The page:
Elliptical vs. Treadmill: Which Is A Better Workout?

Whether you’re a first-time gym-goer or a complete cardio buff, you’re bound to use—at some point—either a treadmill or elliptical to torch those calories. So which one is the better workout?

“Choosing between the treadmill or the elliptical is similar to choosing between snacking on an apple or an orange,” says John Urena, CPT, CES NASM, Level 1 Precision Nutrition coach and owner of Start to Fitness Training in Los Angeles, CA. “Both fruits offer tons of nutrients and benefits and both are low on the glycemic chart,” Urena says. “Similarly, both the treadmill and the elliptical will offer the ability to raise your heart rate and increase your oxygen consumption—and of course, burn calories,” he says.

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But there are some notable differences. Here are five good-to-know facts about the merits and drawbacks of both machines.

1. The elliptical may actually activate more muscles.

Unless you’re always cranking up that incline when you hop on a treadmill for a walk or run, you’re only going to be activating certain muscles.

“The treadmill doesn’t allow for the person running on it to produce power through their hamstrings or get full hip extension,” Urena explains. “That’s important, because most of us are sitting all day, which shortens your hip flexors. And when you’re on a treadmill, you’re not getting full extension of those hip flexors. The treadmill belt moves during the planting phase of each step and minimizes glute and hamstring recruitment.”

On the other hand, an elliptical workout not only offers you the option to stretch and extend those hip flexors, but you’ll get more glute and hamstring activation, Urena explains. This is because you’re forcing the pedals to go forward and back (while it’s giving you resistance), whereas the treadmill is propelling the belt for you.

That said, if you prefer the treadmill, Urena has a piece of advice: “Use an incline of at least six—if not higher. The higher the incline, the more recruitment of the glutes and hamstrings.”

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And while you’re working out on the elliptical, “you’ll want to make sure you’re pushing evenly with both legs so there’s not a jerking motion with every stride,” advises FitFusion trainer Kenta Seki. “It’s very common for people to push more with their more dominant leg.”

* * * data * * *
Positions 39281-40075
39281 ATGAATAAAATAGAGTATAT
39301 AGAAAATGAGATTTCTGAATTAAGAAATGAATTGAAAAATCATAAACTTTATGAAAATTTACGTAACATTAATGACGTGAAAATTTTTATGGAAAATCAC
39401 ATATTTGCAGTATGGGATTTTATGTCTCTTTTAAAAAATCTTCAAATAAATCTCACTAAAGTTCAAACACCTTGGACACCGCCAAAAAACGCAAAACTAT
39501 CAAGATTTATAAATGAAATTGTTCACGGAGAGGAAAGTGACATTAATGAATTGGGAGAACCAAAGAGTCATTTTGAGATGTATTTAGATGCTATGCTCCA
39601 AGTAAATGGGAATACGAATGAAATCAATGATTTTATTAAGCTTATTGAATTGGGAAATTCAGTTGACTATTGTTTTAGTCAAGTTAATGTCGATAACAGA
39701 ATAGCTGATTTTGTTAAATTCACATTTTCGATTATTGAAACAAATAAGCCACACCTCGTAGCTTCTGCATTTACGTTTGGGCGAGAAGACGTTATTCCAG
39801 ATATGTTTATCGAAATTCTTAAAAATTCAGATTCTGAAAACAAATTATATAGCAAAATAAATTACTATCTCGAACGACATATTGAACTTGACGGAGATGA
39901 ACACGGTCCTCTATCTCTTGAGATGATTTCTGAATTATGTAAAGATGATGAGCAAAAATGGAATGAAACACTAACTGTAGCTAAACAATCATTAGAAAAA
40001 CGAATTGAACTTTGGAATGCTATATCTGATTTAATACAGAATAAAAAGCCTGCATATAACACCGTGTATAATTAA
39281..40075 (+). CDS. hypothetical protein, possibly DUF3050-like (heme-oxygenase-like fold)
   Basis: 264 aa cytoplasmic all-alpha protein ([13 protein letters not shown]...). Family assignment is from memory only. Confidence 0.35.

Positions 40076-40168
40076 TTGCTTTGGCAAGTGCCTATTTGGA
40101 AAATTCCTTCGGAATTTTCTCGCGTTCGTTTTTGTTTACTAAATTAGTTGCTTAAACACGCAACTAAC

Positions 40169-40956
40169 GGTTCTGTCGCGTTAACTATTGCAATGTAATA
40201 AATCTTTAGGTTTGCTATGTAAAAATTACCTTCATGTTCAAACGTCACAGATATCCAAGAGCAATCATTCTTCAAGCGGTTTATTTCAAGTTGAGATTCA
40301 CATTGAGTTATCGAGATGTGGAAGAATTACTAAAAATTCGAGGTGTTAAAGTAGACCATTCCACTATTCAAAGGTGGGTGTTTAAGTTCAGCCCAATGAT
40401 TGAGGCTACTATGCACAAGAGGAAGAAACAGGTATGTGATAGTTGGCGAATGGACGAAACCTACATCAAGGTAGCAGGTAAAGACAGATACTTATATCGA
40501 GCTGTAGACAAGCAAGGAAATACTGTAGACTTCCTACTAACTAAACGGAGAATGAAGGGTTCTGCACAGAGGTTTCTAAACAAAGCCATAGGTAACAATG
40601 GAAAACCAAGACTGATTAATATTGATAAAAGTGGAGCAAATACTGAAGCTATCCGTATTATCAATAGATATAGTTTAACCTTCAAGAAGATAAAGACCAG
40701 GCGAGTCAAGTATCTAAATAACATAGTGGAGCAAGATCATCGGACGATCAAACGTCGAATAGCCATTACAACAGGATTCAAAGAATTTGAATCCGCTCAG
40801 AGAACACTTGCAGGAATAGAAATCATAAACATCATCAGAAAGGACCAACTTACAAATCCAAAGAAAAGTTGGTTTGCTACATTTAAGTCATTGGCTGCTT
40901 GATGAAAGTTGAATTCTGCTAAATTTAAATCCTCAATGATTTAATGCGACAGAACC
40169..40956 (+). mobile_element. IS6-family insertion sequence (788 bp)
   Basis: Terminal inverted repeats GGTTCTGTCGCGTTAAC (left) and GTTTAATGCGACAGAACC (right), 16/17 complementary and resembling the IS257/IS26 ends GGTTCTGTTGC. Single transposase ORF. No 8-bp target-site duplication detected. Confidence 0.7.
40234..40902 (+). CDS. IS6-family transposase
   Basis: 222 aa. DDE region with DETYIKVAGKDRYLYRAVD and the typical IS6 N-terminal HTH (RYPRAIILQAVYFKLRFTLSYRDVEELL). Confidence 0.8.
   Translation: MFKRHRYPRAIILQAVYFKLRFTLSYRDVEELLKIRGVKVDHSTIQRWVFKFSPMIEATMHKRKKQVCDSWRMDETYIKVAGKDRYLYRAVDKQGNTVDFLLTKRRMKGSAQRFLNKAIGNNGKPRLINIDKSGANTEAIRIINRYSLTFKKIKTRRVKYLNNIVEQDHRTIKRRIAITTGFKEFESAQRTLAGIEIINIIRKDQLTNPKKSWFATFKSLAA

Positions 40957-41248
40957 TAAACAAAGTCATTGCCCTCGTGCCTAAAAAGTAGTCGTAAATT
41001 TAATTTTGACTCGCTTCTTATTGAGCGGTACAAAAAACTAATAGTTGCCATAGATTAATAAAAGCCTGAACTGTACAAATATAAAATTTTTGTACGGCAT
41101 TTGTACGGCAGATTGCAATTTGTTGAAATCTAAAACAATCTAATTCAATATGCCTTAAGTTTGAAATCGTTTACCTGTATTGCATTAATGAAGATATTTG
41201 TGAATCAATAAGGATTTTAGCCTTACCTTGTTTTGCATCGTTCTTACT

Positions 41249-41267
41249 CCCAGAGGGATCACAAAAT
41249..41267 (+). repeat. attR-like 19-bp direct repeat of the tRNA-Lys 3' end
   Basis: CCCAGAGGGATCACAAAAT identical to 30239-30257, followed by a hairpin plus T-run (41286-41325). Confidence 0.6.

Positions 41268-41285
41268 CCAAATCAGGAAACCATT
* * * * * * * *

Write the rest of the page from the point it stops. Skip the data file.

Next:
2. The treadmill demands proper form.

We tend to think of the treadmill as an easy, accessible, low-pressure machine, but that’s a bit of a misconception—and one that could set you up for injury. “People want to run to get in shape, but you should be in shape to run,” Urena says. “People don’t realize how important proper form is when you’re doing any type of running.”

To that end, there are certain precautions you can take to ensure your form is on-point while on a treadmill: “It’s very common for people to lean forward while running, which can strain your lower back and knees,” Seki says. “To prevent this, make sure you ‘lead with your hips’ the whole time. Keep your glute muscles engaged and push your hips forward, especially if you’re at an incline. Also, try not to bounce while running—ideally, your head shouldn’t be going up and down, but rather staying at one level.”

3. The elliptical may be better for folks with injuries.

According to the Journal of Exercise Physiology, people with injuries may want to skip the treadmill for the mostly low-impact elliptical. “[The elliptical] may be a more favorable exercise modality for overweight patients or individuals with back, knee, or other lower-leg limitations,” the research says.              

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Urena agrees, especially when it comes to people who suffer from back pain. “The discs in your spine are essentially cushions,” he explains. “Over time, when you run and land—whether out in the world or on a treadmill—you’re compressing those cushions. For someone with back problems or lower back strain, what will happen is that the discs will keep compressing and compressing, which could set you up for a herniated disc.”

4. For serious, athletic runners, the treadmill may be the ideal choice.

Running hard on a treadmill should not be something someone does when first starting, Urena notes, but if you’re a well-seasoned runner, you can hit your sprinting goals more easily while on a treadmill. “You can somewhat sprint on an elliptical, but it is not the most rhythmic motion,” he says.

5. Both the treadmill and the elliptical offer a great aerobic workout.

A study published in the Journal of Strength and Conditioning Research involved 18 college-aged people without much training on either machine. They worked out at the same level of effort for 15 minutes, and the results showed similar caloric expenditures. However, the heart rates were higher for the elliptical group.

Also worth noting: In a study by the journal Gait & Posture, it was found that elliptical training resulted in greater quadriceps activity and hamstrings use.

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